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Quesadilla

After lunch, take the time to explore the area, with its contemporary art and entertainment. The Railyard buzzes with activity on weekends with the Farmers Market held on Saturdays and the New Mexico Artisans Market operating on Sundays. The Artisan Market features creations from local artists including pottery, jewellery, photography, sculptures and paintings.

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The Railyard is also home to SITE, an innovative exhibition centre, featuring both new and established artists. SITElines: New Perspectives on Art of the Americas is a biennial exhibition that began in 2014 exploring contemporary art from Nunavut to Tierra de Fuego. The 2016 exhibition is Much Wider than a Line. You can’t miss the building, the façade is a work of art itself, created by architect Greg Lynn.

 

Santa Fe School of Cooking

South Western cuisine is a spicy, earthy, colourful blend of American and Mexican cuisine usually based on the original crops grown by the Pueblo people – corn, beans and squash. The best way to experience this unique fare is to participate in one of Santa Fe School of Cooking’s classes.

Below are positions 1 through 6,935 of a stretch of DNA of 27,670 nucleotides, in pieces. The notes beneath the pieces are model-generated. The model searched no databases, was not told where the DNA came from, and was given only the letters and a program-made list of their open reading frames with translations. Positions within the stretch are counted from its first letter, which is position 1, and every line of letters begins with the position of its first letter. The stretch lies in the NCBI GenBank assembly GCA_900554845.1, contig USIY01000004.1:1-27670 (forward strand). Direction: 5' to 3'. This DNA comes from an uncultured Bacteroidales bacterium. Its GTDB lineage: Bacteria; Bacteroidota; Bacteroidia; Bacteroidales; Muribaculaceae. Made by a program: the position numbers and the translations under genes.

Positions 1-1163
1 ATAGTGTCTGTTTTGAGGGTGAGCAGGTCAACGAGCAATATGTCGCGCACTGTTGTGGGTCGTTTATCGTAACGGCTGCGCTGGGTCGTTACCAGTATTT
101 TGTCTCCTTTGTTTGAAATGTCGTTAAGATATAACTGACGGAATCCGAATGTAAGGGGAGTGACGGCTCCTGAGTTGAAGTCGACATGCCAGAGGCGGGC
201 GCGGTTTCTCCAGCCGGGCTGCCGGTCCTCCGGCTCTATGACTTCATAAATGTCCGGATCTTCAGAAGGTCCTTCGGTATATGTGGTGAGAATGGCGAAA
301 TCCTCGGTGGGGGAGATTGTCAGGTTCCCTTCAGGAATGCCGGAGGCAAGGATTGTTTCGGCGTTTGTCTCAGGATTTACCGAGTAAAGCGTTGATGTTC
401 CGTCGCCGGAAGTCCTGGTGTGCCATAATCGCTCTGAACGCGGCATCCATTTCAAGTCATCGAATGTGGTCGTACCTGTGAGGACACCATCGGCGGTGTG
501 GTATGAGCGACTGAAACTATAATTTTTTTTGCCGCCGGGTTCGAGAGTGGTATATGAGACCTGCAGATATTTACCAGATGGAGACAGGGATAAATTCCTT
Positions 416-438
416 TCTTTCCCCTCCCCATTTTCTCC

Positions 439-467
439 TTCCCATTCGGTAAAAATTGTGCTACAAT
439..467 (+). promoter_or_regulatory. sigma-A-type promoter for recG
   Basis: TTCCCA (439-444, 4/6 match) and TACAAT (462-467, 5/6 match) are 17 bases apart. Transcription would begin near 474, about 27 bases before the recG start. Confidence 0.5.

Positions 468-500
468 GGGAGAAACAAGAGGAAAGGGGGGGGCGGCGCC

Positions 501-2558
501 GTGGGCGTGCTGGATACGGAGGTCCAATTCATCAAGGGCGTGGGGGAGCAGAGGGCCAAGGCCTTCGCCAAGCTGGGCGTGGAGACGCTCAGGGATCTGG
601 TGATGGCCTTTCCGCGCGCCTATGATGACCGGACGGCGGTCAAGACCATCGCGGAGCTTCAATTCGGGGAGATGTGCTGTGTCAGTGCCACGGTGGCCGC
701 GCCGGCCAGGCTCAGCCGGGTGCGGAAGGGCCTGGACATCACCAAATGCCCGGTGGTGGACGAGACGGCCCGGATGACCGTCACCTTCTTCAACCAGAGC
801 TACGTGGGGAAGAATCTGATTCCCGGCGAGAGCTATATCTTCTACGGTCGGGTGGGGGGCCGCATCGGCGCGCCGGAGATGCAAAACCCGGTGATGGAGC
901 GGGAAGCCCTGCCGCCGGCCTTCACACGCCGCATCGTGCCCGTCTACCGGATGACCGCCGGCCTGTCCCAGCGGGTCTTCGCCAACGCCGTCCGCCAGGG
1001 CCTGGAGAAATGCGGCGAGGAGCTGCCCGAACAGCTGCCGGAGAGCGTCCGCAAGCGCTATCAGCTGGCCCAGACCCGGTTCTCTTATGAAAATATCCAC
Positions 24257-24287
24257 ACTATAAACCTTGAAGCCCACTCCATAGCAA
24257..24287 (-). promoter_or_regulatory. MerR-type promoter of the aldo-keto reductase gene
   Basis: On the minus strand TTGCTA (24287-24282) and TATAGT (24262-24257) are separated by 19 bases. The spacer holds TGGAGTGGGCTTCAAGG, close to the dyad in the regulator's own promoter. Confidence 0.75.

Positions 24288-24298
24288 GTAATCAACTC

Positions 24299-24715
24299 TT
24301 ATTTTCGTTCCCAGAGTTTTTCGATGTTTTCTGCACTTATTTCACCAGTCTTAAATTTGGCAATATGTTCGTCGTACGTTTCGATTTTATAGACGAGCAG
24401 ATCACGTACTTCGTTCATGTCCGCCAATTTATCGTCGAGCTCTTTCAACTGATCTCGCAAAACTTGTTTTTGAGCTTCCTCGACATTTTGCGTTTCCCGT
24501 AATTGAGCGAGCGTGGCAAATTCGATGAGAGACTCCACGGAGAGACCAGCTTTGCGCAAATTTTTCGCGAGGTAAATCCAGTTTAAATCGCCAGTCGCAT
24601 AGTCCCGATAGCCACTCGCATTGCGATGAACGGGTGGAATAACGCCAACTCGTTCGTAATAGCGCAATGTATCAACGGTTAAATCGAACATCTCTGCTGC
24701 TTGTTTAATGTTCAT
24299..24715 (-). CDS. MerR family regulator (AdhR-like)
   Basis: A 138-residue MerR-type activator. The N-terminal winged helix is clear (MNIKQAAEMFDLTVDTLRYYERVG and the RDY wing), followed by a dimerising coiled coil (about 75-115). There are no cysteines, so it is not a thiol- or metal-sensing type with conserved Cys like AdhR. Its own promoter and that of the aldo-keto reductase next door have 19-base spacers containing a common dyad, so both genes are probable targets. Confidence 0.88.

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Promoting regional flavours, the Santa Fe School of Cooking offers a variety of classes including Rellenos, Tacos, Southwestern Sauces, Burritos and Cooking Inspired by Georgia O’Keeffe. There is even a class dedicated to the New Mexican state vegetable – the chilli! This family owned business offers classes ranging from hands-on meal preparation to demonstration classes where guests are invited to relax with a glass of wine, observing the chefs’ cooking up a storm.

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For those with an adventurous palette, the Bonus Classes are ideal as the chefs’ work with an experimental menu. Dishes may include grapefruit, avocado and jicama salad, turkey with pasta, sour cream and green chilli sauce and sweet potato enchiladas with cajeta.

Day 2

Museums and Art Galleries